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The Value of Active Listening

Demetri Ravanos

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Pablo Torre and Bomani Jones were supposed to have their new TV show in January. Then some things got in the way for ESPN and it was supposed to be April. April came and went and still no new show for Bo and Pablo. 

Finally last week, High Noon (9AM Pacific) made its debut. Reactions from fans were mixed, as they always are any time someone tries something new and different in the world of sports commentary. I, for one, liked the grainy western camera effect and the soundtrack that invoked visions of a duel on the streets of a ghost town. I thought it separated that show from others cut from similar cloth. Still, I can see how the seemingly random bells can be distracting.

I had Tweet Deck up while watching the first episode, so I could see reaction to it in real time. I noticed a trend amongst sports radio hosts. Everyone was commenting on the camera that was trained on the member of the hosting duo that wasn’t talking.

Bomani and Pablo might just change the way we think about sports debate, and it won’t be because of anything they said. It will be because they took time to not say anything and taught the audience and the medium the value of active listening.

I heard the comedian Jim Norton on a podcast once talking about how bad he was at acting. He described his process as standing in front of his acting partner and just watching their mouth move until it was his turn to blurt out the words he memorized. If I remember right, he said the way he thinks in a scene is “Not my turn. Not my turn. Not my turn. GO!”.

It’s a funny way to describe acting and it feels like sometimes that describes sports debate shows too. Have you ever been stuck in a radio partnership like that? I cannot say I have, so I don’t have a ton of personal experience to draw from here, but it sounds like it would be hell.

Radio is purely an auditory medium. TV hosts have the advantage of making faces or wild hand gestures to show the audience their dismay for the point their colleague is making. In radio, it is so important that we have the right comeback. You can’t have the right comeback if you aren’t fully engaged in a conversation.

The “Not my turn. Not my turn. Not my turn. GO!” model is such a detriment to good radio. It is fine to have points you want to make in an argument, but you have to assess how those points will make their optimal impact on the listeners.

Let’s say you and I are having a debate about the NBA Draft. You believe that Phoenix should hang on to the top pick, because they are so far from being competitive that to trade it for a superstar would make no sense. Before you can make that point though, you have to listen to me say that basketball is a sport where one great player can change your fortunes and doesn’t it make sense to use the pick to acquire a proven great player rather than select someone you think could be great someday?

How would you counter my argument? Would you wait for me to stop talking and then blurt out “The Suns are so bad. Why would they bring in a super star right now?” or would you listen to what I have to say and then use my argument to transition into your point? “One great player can change your fortunes? This team is in Golden State’s division. Ask LeBron James how one great player does against Golden State. Phoenix is so far away from being a playoff team that bringing in a star would maybe make them good enough to be the 8 seed in the West. It makes sense to use the pick on Marvin Bagley or DeAndre Ayton and develop those guys. By the time they hit their peak, the Warriors will be falling off and Phoenix will be poised to strike.”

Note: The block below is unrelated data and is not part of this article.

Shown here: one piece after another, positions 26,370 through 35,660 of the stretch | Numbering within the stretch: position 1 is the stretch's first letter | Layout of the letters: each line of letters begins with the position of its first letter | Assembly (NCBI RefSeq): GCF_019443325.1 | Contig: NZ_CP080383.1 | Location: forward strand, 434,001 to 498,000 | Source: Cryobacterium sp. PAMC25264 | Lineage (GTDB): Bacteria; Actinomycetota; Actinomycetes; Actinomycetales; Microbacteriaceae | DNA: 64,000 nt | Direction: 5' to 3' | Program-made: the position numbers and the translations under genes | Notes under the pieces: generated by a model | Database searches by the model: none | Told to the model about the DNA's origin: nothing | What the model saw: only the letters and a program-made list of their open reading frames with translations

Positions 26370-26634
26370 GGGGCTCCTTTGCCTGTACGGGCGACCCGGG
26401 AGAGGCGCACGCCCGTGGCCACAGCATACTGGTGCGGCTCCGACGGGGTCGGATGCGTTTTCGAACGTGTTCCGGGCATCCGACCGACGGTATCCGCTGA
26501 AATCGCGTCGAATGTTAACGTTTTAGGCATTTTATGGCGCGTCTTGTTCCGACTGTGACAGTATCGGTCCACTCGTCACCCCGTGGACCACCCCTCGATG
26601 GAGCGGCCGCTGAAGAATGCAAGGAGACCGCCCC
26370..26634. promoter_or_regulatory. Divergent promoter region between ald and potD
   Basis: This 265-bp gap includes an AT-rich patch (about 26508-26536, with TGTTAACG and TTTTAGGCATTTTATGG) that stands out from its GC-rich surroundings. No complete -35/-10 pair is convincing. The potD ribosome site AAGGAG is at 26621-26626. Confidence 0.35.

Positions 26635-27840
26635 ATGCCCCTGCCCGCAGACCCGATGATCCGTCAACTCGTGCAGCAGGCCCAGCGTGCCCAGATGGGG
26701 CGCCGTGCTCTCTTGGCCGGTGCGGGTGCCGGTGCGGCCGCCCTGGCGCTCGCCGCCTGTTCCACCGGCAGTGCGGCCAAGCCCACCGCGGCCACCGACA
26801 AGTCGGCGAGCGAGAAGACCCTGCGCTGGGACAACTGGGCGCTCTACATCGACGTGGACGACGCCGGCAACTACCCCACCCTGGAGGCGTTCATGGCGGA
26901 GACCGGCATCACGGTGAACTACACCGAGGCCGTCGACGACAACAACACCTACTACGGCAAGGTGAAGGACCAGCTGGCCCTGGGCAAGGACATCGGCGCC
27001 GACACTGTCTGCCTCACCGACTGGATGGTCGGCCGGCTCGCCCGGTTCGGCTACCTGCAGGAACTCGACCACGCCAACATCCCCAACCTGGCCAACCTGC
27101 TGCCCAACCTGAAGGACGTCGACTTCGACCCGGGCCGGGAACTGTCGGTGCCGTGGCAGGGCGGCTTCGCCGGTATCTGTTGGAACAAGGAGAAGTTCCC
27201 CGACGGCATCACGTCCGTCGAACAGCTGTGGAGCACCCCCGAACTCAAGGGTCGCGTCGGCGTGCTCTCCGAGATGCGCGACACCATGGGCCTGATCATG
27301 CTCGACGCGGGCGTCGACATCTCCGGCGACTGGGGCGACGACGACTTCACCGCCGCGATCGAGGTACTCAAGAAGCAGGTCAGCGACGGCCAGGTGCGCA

If you’ve read my stuff before, you know that I don’t see a ton of value in listener calls. The audience that tunes into your show, for the most part, doesn’t care what other listeners think. They want to hear your opinions. If your actively listening to your callers and not just watching a clock looking for the right time to cut them off though, those calls can be a conduit to your opinions.

It’s example time again!

Let’s say you’re talking about the Eagles being disinvited from the White House. It doesn’t matter what side of the issue you’re on or what you think of player protests in this example. A caller gets on the air to vehemently disagree with you and calls you an idiot. What value is there to the larger audience in either shouting him down or hanging up on him? Remember, the vast vast vast majority of them are coming into this thing on your side. Listen to what the caller says so you can then take it apart.

Be reasonable about it of course. You don’t want him going off on a tangent. You can cut him loose after he makes his point.

Arguing for sport is what we do sometimes in talk radio, and that’s fine so long as you genuinely believe your points and can back them up. If you are arguing for sport though it’s safe to assume you want to win. Wins don’t come from shouting louder than your opponent. They come from entertaining the audience.